Dr Joanna Bellis, MA (Cantab), MPhil, PhD. Bye-Fellow.
It is my great pleasure to teach undergraduates in Queens’ and other colleges for Part I Paper 3 (English Literature and its Contexts, 1300-1550), Practical Criticism, Part II optional medieval papers (Chaucer/Medieval Supernatural) and dissertations.
I’m particularly interested in medieval and early modern historical writing, particularly the ways that historiographers positioned themselves as authors, borrowing and analysing the forms of literary/chivalric/fictional writing, and thought about the ethical and political implications of the craft of ‘writing history’. My first book (The Hundred Years War in Literature, 1337-1600, Cambridge: Brewer, 2016) followed the snowballing legend of that conflict from its contemporary narrators to its sixteenth-century afterlife, and representation on the Tudor stage. That led me to the discovery of the remarkable and little-known eyewitness poem, John Page’s The Siege of Rouen, which I edited for Middle English Texts (Heidelberg: Winter, 2015). It is a complex and ambitious text, which ponders the often-conflicting demands of patriotism, compassion, writing for the king, and writing war poetry. Working on this text led to my next project, a book about eyewitness writing itself as a sub-genre of historiography, and the particular ways eyewitness authors configured (or announced, or disguised, or occluded) their authorship. With Laura Slater (Oxford), I co-edited Representing War and Violence, 1250-1600 (Cambridge: Brewer, 2016), which brings together the perspectives of historians, literary critics and art historians. Currently I’m part of a team working on a new complete edition of Chaucer, and in the very long term I daydream about a collaborative, digital edition of the Middle English prose Brut chronicle. For more details of past and current projects, see http://www.joannabellis.com/.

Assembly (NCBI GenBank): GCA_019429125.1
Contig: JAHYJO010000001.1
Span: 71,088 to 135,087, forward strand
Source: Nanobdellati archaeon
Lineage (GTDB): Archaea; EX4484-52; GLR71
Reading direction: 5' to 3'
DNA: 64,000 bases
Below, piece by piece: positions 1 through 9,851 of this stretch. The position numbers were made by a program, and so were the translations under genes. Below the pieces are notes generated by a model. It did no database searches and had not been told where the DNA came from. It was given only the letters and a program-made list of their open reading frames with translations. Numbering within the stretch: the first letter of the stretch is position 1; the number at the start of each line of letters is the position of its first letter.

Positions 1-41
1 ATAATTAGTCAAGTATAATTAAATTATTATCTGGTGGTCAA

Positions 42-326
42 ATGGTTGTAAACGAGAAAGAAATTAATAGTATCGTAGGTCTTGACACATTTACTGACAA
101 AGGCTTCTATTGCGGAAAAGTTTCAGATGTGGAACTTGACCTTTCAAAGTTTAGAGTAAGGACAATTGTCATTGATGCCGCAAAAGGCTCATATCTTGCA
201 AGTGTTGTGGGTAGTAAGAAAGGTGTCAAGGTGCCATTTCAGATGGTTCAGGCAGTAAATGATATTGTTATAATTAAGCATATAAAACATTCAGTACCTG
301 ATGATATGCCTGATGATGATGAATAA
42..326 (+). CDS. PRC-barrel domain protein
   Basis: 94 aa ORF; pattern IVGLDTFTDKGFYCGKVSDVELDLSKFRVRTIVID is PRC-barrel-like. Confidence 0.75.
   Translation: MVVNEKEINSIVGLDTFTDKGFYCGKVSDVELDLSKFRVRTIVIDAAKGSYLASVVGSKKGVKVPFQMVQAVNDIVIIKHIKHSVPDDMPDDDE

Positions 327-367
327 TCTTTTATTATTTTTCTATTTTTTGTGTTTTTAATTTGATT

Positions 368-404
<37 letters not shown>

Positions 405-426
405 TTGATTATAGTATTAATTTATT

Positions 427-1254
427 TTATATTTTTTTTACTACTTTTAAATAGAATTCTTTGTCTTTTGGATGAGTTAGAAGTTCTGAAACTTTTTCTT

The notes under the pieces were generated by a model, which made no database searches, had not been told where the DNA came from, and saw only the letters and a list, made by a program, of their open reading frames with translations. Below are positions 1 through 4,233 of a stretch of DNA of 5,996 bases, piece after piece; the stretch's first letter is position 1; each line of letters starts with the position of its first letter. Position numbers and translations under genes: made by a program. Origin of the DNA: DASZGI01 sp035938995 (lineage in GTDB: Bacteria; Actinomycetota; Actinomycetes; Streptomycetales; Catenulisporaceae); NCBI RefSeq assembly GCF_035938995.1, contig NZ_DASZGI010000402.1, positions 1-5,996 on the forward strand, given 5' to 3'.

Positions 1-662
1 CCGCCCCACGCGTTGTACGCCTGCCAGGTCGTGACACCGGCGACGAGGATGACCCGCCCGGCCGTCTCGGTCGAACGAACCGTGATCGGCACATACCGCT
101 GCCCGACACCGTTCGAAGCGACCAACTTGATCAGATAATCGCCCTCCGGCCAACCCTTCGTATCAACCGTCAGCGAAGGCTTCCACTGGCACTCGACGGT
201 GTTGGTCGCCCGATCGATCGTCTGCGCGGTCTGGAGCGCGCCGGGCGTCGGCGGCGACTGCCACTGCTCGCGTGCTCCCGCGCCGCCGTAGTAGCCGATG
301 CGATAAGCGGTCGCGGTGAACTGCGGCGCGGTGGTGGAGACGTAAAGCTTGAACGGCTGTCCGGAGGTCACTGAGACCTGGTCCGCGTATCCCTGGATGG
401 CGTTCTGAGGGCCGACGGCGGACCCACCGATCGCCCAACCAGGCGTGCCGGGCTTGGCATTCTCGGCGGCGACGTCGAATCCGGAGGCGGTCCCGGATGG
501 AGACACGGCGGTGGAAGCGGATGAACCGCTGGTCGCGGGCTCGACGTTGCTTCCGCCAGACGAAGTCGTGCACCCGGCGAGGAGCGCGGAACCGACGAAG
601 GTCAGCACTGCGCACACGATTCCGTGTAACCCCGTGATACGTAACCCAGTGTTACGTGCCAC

In the English Faculty, I contribute to teaching for Part I Paper 2 (English Literature and its Contexts, 1066-1350).